***CDC activates emergency center over H7N9*** Peramivir EUA around the corner
Robert Roos News Editor
Apr 9, 2013 (CIDRAP News) – The US Centers for Disease Control and Prevention (CDC) activated its Emergency Operations Center (EOC) in Atlanta yesterday to support the response to the H7N9 influenza outbreak in China, CDC officials said in an e-mailed statement today.
The EOC was activated at level 2, the second of three levels. Level 1, the highest, signals an agency-wide response. "This is a limited activation that allows for the use of additional resources and staff to meet the technical needs of a public health response," the agency said.
Activation was prompted because the novel H7N9 avian influenza virus has never been seen before in animals or humans and because reports from China have linked it to severe human disease, the agency said.
"Since this is an international outbreak, activation of the EOC provides resources, logistical support, and avenues of communication with international partners that make management of the situation easier," the CDC said, adding that it is collaborating closely with authorities in China and other countries.
"Additionally, in this stage of investigation and intense planning, activation of the EOC is intended to ensure that internal connections are developed and maintained and that CDC staff are kept informed and up to date with regard to the changing situation," the statement said.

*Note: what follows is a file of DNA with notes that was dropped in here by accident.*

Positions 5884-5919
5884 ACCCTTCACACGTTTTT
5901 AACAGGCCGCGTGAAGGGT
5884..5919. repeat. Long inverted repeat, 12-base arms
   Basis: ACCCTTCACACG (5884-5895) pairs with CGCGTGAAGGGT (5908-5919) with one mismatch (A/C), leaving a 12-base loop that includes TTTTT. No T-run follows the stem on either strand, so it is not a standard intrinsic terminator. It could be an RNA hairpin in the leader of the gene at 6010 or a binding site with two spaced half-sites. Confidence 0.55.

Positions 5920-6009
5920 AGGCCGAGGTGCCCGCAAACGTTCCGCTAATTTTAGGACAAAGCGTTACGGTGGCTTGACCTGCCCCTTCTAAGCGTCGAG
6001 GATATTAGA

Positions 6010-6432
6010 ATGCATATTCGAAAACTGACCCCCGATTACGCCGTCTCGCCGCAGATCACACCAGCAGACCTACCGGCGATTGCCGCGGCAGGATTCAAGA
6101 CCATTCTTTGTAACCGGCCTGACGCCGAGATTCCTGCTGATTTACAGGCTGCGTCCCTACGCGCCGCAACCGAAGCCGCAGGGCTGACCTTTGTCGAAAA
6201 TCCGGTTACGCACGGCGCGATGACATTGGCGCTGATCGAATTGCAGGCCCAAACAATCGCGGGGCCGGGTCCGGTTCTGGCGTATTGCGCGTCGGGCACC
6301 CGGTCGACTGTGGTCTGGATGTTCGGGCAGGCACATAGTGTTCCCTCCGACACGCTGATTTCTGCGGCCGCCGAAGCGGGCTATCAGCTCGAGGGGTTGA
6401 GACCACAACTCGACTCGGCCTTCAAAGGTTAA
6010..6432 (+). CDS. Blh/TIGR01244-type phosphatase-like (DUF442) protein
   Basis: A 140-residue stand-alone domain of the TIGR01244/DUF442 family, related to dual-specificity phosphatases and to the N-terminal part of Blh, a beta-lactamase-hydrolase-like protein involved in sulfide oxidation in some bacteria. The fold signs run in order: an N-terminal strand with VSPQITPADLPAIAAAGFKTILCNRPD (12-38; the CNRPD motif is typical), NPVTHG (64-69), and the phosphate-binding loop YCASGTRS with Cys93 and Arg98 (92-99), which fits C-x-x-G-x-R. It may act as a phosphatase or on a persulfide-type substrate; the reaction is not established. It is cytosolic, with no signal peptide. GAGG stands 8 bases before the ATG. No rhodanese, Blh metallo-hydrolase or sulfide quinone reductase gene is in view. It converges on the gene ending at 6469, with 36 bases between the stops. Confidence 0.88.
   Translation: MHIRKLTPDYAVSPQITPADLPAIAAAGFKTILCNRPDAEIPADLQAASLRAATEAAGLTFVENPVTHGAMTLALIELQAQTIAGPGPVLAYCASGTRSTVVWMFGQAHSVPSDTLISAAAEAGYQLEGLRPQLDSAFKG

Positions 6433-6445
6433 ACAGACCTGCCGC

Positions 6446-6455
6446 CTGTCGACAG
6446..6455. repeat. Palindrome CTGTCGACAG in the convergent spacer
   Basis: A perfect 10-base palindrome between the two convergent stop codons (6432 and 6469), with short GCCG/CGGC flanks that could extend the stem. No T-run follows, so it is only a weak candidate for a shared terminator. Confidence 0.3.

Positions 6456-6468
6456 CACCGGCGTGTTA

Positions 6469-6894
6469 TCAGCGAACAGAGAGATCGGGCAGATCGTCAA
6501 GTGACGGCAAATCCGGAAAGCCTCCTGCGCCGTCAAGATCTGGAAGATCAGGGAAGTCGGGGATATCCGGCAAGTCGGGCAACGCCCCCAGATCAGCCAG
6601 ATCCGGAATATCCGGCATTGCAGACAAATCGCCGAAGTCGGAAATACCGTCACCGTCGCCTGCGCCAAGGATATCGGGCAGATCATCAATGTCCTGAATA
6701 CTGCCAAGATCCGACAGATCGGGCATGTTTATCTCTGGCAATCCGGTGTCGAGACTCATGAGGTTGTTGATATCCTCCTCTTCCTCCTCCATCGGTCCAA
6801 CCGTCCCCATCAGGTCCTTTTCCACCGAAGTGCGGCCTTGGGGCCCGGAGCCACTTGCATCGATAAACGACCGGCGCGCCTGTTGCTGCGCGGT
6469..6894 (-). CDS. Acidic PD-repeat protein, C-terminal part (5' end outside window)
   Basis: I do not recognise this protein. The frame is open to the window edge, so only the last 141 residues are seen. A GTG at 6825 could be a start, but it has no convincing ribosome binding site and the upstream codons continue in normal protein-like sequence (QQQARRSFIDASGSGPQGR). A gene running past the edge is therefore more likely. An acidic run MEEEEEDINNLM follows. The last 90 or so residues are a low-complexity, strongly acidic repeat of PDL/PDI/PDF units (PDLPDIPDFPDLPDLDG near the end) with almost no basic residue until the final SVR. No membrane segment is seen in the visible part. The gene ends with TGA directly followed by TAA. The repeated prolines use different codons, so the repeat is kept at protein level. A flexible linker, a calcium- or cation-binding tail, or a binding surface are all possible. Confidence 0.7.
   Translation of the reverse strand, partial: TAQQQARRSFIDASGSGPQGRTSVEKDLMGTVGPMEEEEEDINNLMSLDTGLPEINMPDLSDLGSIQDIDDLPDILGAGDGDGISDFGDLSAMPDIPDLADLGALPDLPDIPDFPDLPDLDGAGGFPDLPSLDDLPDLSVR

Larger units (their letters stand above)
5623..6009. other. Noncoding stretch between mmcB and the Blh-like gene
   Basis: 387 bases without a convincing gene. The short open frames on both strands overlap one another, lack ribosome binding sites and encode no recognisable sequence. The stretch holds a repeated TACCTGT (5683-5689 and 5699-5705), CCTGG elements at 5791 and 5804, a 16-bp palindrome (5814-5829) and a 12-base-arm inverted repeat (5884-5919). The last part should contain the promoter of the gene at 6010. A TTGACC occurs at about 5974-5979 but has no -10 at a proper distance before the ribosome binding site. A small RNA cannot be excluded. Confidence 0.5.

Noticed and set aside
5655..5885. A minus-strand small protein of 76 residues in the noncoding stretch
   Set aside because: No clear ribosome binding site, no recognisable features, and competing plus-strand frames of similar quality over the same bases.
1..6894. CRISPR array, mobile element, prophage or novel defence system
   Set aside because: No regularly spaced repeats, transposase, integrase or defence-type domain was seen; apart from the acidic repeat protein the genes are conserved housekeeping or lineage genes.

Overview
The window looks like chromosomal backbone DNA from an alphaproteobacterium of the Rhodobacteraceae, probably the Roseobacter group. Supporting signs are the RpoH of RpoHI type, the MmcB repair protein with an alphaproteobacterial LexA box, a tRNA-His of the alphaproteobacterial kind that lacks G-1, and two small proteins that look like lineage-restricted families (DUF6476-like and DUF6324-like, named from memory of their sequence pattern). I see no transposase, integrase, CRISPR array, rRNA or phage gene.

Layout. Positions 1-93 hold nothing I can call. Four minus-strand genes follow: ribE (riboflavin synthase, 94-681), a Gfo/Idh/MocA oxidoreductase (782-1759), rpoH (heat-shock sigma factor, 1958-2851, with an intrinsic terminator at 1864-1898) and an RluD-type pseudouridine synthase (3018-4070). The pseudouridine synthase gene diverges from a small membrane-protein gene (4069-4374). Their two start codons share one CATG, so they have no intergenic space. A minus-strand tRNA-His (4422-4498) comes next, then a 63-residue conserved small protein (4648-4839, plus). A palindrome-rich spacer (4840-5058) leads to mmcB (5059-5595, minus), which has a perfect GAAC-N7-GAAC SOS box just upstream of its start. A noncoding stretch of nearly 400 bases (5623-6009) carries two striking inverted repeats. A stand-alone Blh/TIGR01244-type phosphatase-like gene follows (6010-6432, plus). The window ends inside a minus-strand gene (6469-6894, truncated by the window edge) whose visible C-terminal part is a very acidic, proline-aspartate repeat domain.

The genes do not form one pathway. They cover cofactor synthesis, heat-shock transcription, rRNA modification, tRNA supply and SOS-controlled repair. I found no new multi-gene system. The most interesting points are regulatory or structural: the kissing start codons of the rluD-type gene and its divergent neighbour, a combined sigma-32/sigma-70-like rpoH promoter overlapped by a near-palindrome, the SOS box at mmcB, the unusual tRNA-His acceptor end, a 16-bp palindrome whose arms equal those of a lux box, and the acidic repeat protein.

Information on the number of personnel involved in the CDC response was not available at this writing.
Information on the CDC Web site says the last EOC response was for Japan's severe earthquake and tsunami in 2011.
Neuraminidase Inhibitors for Influenza
Anne Moscona, M.D.
N Engl J Med 2005; 353:1363-1373September 29, 2005DOI: 10.1056/NEJMra050740
Vaccine production by current methods cannot be carried out with the speed required to halt the progress of a new strain of influenza virus; therefore, it is likely that vaccine would not be available for the first wave of spread of virus.1 Antiviral agents thus form an important part of a rational approach to epidemic influenza and are critical to planning for a pandemic.
Four drugs are currently available for the treatment or prophylaxis of influenza infections: the adamantanes (amantadine and rimantadine) and the newer class of neuraminidase inhibitors (zanamivir [Relenza] and oseltamivir [Tamiflu]).
As a class, the neuraminidase inhibitors are effective against all neuraminidase subtypes and, therefore, against all strains of influenza, a key point in epidemic and pandemic preparedness and an important advantage over the adamantanes, which are effective only against sensitive strains of influenza A. These new drugs, if used properly, have great potential for diminishing the effects of influenza infection....
Current supplies of neuraminidase inhibitors are inadequate for any proposed strategy for pandemic response,1 even for the least satisfactory option of treating only the ill. There is little capacity to increase production in the time of need, and therefore anticipatory stockpiling of drugs and the development of efficient distribution methods in case of need are high priorities.